He is the lead character in my novel, The Lion and the Sun. Someone asked me recently what my novel was about. When I was first writing it I would have answered, it's a spy novel. But as I wrote it I realized that it's about a man who happens to be a spy.
Daniel Conte has been in the espionage business almost 20 years. He came to it after serving in Vietnam. He came to it with a duty, honor, country attitude. He thinks he's made sacrifices in the service of his country. And he has, but so has his family, and not willingly.
Conte wants his wife to understand that he does what he does because circumstances demand it; America's national security is always at risk. The world no longer fights wars that have point-in-time beginnings and endings. It simply fights battles in one interminable war in the global power struggle.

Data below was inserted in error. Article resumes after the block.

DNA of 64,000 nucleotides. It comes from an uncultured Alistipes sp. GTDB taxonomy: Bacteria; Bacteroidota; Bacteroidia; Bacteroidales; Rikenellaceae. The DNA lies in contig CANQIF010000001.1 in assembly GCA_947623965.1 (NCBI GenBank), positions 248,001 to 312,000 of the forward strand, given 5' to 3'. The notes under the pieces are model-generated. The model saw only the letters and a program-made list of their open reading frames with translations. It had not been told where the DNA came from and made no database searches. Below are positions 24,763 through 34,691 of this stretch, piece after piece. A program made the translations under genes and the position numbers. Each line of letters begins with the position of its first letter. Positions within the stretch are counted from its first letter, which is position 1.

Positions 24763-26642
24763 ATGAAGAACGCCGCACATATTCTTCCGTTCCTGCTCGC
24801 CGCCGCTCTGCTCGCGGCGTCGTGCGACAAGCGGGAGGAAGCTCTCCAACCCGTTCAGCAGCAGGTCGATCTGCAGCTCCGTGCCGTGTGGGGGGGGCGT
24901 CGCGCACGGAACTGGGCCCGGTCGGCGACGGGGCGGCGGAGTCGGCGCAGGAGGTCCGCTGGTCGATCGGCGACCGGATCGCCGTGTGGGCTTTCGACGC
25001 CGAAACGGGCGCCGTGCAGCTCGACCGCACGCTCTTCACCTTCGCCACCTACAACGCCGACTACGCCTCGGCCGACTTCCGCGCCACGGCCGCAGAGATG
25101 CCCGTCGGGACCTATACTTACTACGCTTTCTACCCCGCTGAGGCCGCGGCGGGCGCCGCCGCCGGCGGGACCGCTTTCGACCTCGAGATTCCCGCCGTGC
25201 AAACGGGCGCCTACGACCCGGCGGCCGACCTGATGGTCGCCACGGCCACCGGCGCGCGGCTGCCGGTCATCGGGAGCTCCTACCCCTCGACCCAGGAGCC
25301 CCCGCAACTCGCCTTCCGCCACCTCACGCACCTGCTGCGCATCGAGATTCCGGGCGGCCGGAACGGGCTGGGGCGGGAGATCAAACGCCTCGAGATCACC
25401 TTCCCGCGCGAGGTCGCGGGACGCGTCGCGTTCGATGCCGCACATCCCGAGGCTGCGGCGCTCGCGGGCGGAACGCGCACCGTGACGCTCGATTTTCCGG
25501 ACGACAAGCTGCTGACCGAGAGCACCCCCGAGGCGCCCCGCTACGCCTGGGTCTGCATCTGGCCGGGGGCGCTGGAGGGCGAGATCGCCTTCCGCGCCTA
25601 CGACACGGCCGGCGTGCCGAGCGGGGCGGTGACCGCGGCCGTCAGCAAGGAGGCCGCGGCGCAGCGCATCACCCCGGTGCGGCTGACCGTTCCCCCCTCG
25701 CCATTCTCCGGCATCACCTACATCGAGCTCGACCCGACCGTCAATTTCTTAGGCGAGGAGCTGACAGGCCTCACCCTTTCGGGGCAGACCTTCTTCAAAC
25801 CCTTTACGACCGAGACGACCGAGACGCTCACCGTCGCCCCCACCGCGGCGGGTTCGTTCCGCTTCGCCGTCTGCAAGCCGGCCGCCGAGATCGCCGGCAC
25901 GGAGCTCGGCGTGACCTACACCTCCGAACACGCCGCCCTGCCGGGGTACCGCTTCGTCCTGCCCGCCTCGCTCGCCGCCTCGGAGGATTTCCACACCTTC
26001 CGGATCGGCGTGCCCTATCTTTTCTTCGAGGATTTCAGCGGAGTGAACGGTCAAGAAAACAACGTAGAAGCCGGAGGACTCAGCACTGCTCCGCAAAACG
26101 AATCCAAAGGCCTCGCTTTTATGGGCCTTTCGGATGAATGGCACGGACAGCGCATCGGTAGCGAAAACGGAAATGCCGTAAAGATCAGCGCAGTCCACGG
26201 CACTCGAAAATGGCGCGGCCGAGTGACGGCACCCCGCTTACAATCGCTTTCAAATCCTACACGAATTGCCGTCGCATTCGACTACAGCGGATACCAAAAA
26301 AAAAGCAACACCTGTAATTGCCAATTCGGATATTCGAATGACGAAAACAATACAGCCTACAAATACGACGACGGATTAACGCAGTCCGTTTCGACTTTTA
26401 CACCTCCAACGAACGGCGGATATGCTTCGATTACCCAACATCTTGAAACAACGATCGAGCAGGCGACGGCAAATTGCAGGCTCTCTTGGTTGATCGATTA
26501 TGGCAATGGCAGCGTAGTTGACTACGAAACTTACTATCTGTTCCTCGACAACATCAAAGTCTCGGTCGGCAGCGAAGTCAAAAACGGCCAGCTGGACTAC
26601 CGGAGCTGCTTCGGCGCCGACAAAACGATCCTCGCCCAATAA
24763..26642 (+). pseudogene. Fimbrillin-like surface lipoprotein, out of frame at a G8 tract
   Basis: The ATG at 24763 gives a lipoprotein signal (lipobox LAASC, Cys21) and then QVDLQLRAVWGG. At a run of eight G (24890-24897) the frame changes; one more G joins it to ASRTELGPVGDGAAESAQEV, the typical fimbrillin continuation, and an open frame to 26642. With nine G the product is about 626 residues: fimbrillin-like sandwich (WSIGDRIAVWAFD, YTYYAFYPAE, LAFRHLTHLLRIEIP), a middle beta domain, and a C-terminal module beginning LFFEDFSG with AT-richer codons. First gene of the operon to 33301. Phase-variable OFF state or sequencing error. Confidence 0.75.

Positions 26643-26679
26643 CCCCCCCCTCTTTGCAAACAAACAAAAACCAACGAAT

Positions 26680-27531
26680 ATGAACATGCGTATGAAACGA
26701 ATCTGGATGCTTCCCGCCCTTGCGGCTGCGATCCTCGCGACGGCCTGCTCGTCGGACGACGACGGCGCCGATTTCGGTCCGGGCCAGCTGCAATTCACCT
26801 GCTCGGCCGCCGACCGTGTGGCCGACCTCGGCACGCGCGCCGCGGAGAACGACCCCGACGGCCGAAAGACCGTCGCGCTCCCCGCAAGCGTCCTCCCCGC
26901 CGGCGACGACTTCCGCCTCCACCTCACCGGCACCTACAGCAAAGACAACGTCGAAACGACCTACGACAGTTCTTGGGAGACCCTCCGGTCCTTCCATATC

Conte and his wife are undergoing a trial separation, but Conte thinks he can fix things. He's done it before. After all, that's the business he's in -- fixing things: power struggles in foreign countries, loose nucs in places you never heard of, bad people selling weapons to other bad people, and unfortunate situations that impact exchange rates. Conte knows he can fix his marriage. Only this time, he won't get the chance.
Conte, on his way back to the States from one assignment is turned around and sent on another, one that will come close to terminating his career with prejudice. Conte will survive the bullets, but the mission will uncover repressed memories of past betrayals and lead to new ones that will challenge the very core of his beliefs in his service, his country, and in himself. And in the end, there are no heros.